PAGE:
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Rubbia (Rubbia), Carlo

( Italian physicist, Nobel Prize in Physics, 1984)

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Biography Rubbia (Rubbia), Carlo
genus. March 31, 1934
. Italian physicist Carlo Rubbia was born in the small town of the province of Gorizia, . located near the Italian-Yugoslav border, . and was the eldest son of an electrical engineer Silvio Rubbia and elementary school teacher Beatrice (nee An increase) Rubbia,
. Ability to science and technology, the boy appeared early, he spent much time studying the electrical equipment communications, abandoned during the Second World War.
. By the end of the war, the Yugoslav army occupied most of the province of Gorizia, and the family Rubbia was evacuated, first to Venice, then in Udine, and finally settled in Pisa
. After graduating from high school P. intended to study physics at the privileged school, part of the University of Pisa, but failed the entrance exams because of gaps in education, caused by the war. Forced to leave the dream of physics, P. entered the Faculty of Engineering, University of Milan. A few months later he receives a notice that may return to Pisa and to act on the formed at the last minute job. Subsequently P. remarked upon this to be a physicist by accident. He continued his studies in Pisa and in 1958. wrote his doctoral thesis on experimental investigation of cosmic rays and the development of devices for the detection of elementary particles produced in accelerators in the collisions of other particles accelerated to high energies.
. To gain experience, particularly in the field of accelerators, P
. conducts 1958/59 school, Mr.. at Columbia University, where he worked with Steven Weinberg and other leading scientists in the field of particle physics, high energy. Upon his return to Italy in 1960. it works for some time in the University of Rome, and then moved to CERN (European Center for Nuclear Research) - a consortium of thirteen European countries, located in Switzerland, near Geneva. Shortly before, CERN built the world's most powerful particle accelerator - a proton synchrotron with which the researchers hoped to get elementary particles predicted theoretically but not yet confirmed experimentally.
. Physicists know four fundamental interactions, . existing in nature: gravity (attraction between the masses), . electromagnetic (interaction between electrically charged or magnetic bodies), . 'strong' (interaction, . not giving to disintegrate the nucleus, . compensating the repulsion of carrying an electrical charge of protons and restraint without charge neutrons) and 'weak' (interaction, . associated with the radioactive decay of some unstable nuclei, . in particular with the emission of beta particles, . or electrons),
. It was believed that the fundamental interaction is implemented through the exchange of particles, or quanta of force fields, which constitute, as was the very first days of quantum theory, discrete portions, which is composed of energy. The first such carrier particle interaction, which was discovered, turned out to be a photon - a quantum of electromagnetic radiation, such as light. The development of modern quantum mechanics, which recognizes the duality of wave - particle physicists led to the inescapable conclusion that light, the wave nature of which has been recognized for nearly two centuries, behaves like a stream of discrete particles. The theory of relativity, Albert Einstein introduced the equivalence of mass and energy, giving a theoretical and practical tool for the analysis of interactions involving particle mass and deprived masses of radiation.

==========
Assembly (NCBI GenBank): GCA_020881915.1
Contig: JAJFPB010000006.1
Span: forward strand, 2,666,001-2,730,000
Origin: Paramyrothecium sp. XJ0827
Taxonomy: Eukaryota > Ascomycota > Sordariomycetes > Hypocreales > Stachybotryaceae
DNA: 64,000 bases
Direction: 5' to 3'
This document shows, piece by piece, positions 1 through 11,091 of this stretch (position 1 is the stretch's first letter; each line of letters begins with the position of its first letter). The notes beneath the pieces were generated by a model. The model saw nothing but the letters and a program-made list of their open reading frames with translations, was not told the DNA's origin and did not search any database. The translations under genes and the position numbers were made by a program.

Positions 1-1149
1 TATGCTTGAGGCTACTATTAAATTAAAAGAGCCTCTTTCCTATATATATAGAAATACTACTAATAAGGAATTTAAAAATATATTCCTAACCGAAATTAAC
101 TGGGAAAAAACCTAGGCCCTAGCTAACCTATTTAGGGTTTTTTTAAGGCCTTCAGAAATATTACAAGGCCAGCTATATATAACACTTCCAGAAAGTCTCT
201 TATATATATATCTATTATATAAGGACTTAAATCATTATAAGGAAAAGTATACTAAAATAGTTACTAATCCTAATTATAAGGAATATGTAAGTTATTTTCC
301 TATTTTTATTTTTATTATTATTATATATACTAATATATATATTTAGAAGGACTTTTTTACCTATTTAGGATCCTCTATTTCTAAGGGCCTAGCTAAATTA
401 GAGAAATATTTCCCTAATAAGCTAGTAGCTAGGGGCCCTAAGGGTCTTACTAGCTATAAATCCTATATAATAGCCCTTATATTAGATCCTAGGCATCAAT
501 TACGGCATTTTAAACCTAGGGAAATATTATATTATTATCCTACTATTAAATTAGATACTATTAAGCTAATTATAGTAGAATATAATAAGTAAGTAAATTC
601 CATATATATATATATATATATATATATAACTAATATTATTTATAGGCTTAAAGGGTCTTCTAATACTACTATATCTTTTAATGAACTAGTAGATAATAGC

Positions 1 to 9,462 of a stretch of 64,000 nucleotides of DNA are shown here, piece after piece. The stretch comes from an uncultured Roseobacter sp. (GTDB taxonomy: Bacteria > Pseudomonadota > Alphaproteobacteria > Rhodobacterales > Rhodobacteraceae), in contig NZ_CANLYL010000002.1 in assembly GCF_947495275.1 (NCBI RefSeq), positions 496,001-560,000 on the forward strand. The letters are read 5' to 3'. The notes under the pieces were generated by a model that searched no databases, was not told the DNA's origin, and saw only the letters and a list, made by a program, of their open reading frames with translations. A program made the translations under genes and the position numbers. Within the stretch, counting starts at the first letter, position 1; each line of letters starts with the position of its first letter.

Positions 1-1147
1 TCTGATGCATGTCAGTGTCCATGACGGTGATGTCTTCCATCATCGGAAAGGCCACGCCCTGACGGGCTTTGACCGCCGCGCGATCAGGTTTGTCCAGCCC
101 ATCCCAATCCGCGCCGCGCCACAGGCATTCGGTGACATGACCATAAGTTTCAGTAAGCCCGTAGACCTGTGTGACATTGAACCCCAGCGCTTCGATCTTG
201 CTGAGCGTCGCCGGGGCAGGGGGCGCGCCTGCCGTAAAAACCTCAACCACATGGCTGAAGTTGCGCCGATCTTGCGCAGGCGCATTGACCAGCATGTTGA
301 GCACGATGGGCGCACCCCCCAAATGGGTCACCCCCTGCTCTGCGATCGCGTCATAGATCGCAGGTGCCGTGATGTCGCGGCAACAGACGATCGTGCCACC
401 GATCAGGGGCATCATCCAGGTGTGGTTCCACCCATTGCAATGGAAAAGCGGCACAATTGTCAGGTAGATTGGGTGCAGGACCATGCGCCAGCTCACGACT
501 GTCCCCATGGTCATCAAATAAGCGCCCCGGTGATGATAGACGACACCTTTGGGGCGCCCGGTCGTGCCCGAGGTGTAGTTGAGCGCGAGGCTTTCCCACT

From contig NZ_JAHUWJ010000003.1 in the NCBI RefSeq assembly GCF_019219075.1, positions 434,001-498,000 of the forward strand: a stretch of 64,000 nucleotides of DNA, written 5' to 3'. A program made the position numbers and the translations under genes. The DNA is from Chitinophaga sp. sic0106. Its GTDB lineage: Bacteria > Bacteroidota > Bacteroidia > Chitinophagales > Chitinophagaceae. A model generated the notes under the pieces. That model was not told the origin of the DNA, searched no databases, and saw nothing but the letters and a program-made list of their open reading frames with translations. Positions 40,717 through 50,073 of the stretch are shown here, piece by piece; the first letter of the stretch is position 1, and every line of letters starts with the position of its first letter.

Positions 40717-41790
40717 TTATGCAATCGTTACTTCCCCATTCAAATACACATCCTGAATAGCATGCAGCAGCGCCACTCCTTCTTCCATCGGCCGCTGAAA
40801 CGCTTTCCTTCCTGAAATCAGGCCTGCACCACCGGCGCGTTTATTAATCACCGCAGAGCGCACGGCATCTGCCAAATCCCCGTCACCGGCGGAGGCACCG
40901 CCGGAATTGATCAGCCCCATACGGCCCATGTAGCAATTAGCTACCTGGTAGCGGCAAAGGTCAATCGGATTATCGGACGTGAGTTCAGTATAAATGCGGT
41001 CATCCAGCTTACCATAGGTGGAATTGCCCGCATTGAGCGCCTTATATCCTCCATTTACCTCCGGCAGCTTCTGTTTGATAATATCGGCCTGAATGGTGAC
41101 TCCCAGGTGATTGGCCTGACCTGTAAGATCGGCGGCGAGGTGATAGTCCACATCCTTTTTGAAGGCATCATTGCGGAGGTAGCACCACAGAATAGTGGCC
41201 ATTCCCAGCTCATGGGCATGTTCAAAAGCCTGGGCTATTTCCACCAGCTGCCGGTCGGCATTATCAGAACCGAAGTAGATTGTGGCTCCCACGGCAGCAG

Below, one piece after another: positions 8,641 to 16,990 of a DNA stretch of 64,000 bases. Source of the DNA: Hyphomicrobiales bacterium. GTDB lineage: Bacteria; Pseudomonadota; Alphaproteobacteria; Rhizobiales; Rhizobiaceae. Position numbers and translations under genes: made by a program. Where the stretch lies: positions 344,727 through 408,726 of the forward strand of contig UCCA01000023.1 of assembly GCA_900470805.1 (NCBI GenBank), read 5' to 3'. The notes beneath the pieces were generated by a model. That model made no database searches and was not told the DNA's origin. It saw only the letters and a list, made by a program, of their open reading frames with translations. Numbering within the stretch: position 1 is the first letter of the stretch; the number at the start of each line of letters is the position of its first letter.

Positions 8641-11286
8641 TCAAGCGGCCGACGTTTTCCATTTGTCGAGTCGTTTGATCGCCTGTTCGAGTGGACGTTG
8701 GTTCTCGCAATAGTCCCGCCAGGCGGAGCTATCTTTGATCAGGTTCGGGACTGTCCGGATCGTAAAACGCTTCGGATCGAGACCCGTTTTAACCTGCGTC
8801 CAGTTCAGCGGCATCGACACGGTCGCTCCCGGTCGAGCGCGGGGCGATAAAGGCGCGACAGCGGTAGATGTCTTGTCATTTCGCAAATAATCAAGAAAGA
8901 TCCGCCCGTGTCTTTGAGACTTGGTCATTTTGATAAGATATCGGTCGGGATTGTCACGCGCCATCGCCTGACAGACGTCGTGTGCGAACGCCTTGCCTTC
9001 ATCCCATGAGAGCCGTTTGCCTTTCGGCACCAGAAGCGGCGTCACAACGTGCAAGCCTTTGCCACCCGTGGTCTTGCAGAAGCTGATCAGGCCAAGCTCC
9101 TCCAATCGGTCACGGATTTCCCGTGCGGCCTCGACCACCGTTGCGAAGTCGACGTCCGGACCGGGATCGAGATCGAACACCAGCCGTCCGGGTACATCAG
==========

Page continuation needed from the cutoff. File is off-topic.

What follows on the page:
. Thus, when the electromagnetic interaction of charged particles such as electrons and protons, an exchange of massless photons
. In 1935. Japanese physicist Hideki Yukawa theoretically predicted that the interaction inside the nucleus may be fields, the quantum of which has mass, and estimate the probability of the value of this mass. Predicted Yukawa particle was found in 1947. English physicist Cecil F. Powell in high-energy collisions of cosmic rays with nuclei. Particle is called pi-meson, or pion, its mass is about 200 times the mass of an electron is a carrier of Pion strong interaction. Later, the peony was obtained under laboratory conditions on powerful accelerators. It opened a lot of different mesons and other subatomic particles. Active work in this area continues to this day. Some offer a theory of physics that allow restore some semblance of rational order in the wild jumble of particles, while others are trying to build ever more powerful accelerators, in order to make the observed increasing numbers of particles.
. The existence of four fundamental interactions did not like the physicists, and they have long tried to create a theory that would unite all the interactions
. In 1960, Mr.. American physicist Sheldon L. Glashow proposed a unified theory of electromagnetic and weak interaction (the interaction of the joint is called the electroweak), . which demanded, . however, . the existence of three is not observed before the particles W + - with a positive electric charge, . W-- with a negative electrical charge and Z0 - with zero charge,
. All three particles fall into one class of particles called bosons (and after the Indian physicist Bose Shatendranata). Photon, pion and nucleus with an even number of nucleons (protons and neutrons) are also bosons. Stephen Vanberg and Abdus Salam independently predicted that the bosons of the Glashow be short-lived and should have a weight of approximately ten times greater than the mass of any of the known elementary particles. Due to the great expectations of the masses for the birth of such particles requires extremely high energies.